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The increasing number of annotated genome sequences in public databases has made it possible to study the length distributions and domain composition of proteins at unprecedented resolution. To identify factors that influence protein length in metazoans, we performed an analysis of all domainannotated proteins from a total of 49 animal species from Ensembl (v.56) or EnsemblMetazoa (v.3). Our results indicate that protein length constraints are not fixed as a linear function of domain count and can vary based on domain content. The presence of repeating domains was associated with relaxation of the constraints that govern protein length. Conversely, for proteins with unique domains, length constraints were generally maintained with increased domain counts. It is clear that mean (and median) protein length and domain composition vary significantly between metazoans and other kingdoms; however, the connections between function, domain content, and length are unclear. We incorporated Gene Ontology (GO) annotation to identify biological processes, cellular components, or molecular functions that favor the incorporation of multidomain proteins. Using this approach, we identified multiple GO terms that favor the incorporation of multi-domain proteins; interestingly, several of the GO terms with elevated domain counts were not restricted to a single gene family. The findings presented here represent an important step in resolving the complex relationship between protein length, function, and domain content. The comparison of the data presented in this work to data from other kingdoms is likely to reveal additional differences in the regulation of protein length.
The proteome of an organism is broadly defined as the sum total of all proteins expressed by its genome . The sequencing and annotation of large numbers of genomes have generated a considerable amount of raw material for the investigation of proteins and their component domains. Given the breadth of data available, a powerful tool to identify the underlying principles that govern the length or domain content of proteins is the comparative analysis across species. This type of analysis has been used to identify the functional and evolutionary constraints that control the domain content and length of proteins. Perhaps the most interesting revelation from the comparative analysis of proteins is the combinatorial nature of all proteomes. The majority of proteins across all kingdoms are built from a limited inventory of domains that are combined in different ways [2,3]. The duplication, deletion, fission, and fusion of single domains and groups of domains have been described in all kingdoms and vary by gene family [2,4,5]. The exact mechanism behind the duplications and exchange remain elusive; however, it has been hypothesized that functional constraints may favor the duplication of certain domains or groups of domains [4,6]. While fusion of domains and whole proteins are by far the most commonly occurring evolutionary events, many of the metazoanspecific protein families have highly variable numbers of repeated domains that are related to their function . For proteins that contain repeating domains, indels (insertion and/or deletion events) are the most common followed by the repetition of multiple domains [4,5]. Since the addition, deletion, or fusion of two domains can have profound impact on the function of a protein, the evolutionary history of any given species is reflected in the unique combination of domains that make up its proteome.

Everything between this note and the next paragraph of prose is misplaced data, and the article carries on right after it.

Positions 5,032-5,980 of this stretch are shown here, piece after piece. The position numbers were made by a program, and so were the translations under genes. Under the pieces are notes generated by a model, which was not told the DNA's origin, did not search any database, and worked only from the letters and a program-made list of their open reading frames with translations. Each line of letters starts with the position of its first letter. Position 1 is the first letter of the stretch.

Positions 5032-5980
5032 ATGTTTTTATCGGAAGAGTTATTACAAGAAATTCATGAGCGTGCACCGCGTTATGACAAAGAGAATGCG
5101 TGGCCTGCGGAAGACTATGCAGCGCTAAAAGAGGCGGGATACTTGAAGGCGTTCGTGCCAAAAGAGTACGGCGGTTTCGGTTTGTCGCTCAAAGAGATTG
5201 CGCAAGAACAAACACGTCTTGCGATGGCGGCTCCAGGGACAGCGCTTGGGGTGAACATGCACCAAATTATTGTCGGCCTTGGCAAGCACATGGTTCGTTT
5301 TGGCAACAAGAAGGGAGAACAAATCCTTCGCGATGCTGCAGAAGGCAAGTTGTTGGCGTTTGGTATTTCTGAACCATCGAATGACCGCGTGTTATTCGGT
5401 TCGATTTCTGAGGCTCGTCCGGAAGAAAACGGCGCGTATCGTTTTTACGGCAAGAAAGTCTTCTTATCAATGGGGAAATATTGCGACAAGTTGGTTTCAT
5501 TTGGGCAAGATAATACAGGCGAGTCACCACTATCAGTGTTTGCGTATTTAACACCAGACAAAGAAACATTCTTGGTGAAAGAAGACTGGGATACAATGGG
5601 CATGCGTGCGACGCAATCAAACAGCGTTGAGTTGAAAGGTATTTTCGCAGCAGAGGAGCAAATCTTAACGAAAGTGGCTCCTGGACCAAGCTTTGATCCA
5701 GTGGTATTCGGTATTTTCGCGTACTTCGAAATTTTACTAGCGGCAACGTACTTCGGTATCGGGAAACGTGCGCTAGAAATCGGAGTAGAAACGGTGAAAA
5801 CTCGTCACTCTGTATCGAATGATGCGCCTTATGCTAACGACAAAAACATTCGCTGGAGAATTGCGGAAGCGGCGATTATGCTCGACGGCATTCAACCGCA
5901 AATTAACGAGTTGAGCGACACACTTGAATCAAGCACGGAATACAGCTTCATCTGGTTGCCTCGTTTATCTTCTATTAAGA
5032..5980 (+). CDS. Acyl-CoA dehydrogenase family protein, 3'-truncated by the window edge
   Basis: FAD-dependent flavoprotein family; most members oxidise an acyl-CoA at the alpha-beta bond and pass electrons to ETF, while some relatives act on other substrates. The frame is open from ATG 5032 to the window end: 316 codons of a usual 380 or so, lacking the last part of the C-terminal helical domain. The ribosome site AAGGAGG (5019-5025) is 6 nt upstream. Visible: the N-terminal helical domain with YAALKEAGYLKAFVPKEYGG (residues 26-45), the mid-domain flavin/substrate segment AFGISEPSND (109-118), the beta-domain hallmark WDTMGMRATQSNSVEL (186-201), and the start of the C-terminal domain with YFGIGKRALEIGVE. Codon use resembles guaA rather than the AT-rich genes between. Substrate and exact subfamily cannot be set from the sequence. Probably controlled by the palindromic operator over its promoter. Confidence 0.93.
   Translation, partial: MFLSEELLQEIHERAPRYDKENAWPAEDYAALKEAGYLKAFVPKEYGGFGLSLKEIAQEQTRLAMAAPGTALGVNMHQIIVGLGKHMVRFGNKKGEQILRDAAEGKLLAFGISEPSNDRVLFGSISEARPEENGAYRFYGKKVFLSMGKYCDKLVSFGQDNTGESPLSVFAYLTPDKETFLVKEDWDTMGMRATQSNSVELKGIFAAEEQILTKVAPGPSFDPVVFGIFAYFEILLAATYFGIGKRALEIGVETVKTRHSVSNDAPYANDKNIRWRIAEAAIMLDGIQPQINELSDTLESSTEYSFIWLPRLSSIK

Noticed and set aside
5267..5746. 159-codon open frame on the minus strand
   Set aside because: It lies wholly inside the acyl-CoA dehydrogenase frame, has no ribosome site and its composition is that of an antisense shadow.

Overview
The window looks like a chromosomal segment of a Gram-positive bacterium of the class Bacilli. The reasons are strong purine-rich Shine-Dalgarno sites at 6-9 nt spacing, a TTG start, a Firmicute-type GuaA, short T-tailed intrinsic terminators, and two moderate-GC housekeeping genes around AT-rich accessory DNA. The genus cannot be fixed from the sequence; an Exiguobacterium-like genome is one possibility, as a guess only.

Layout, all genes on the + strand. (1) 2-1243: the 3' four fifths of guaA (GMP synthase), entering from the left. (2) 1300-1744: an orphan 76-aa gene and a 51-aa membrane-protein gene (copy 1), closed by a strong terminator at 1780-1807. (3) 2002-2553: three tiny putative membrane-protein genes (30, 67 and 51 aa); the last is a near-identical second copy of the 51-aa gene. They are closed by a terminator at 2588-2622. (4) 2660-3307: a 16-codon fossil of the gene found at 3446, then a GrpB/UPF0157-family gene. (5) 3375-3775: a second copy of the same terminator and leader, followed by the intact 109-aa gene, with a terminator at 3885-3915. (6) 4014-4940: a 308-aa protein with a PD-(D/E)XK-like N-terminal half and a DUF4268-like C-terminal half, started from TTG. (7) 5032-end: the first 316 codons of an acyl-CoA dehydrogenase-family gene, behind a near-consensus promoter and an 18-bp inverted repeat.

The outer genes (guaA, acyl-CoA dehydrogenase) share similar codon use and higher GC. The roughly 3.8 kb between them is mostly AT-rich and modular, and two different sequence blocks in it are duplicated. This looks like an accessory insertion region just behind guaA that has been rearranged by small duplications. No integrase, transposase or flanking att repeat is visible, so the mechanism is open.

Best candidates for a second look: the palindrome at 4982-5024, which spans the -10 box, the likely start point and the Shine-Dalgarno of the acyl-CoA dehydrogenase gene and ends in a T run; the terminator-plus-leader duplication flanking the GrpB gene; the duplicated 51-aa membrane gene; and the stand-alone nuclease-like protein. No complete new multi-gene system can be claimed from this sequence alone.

Another important area of investigation has been the identification of factors that influence protein length. Significant protein length differences, even among clusters of orthologous groups (COGs), have between well described for eukaryotes, bacteria, and archaea [7,8]. The lengths of proteins, even within a given species, can vary by several orders of magnitude from less than 100 amino acids to greater than 30,000 amino acids. In metazoans, many of the larger multi-domain proteins are formed as the result of the combinatorial rearrangement of domains present in all kingdoms [2,7,8>]. Regardless of the etiology of the variation, the fusion and expansion of domains contributes significantly to the length of proteins in all species. It is reasonable to assume that larger proteins involved in complex biological processes are likely to have more domains; however, the predictors of protein length at the domain level are not well understood. For example, given proteins with the same number of domains, how does the domain content (repetitive vs non-repetitive) of the protein influence protein length ?Similarly, what are the biological processes that select for proteins with increased numbers of domains? To address these outstanding questions, we used data from 49 metazoan species in conjunction with the structured Gene Ontology (GO) vocabulary to determine the relationship between protein length, domain content, and function.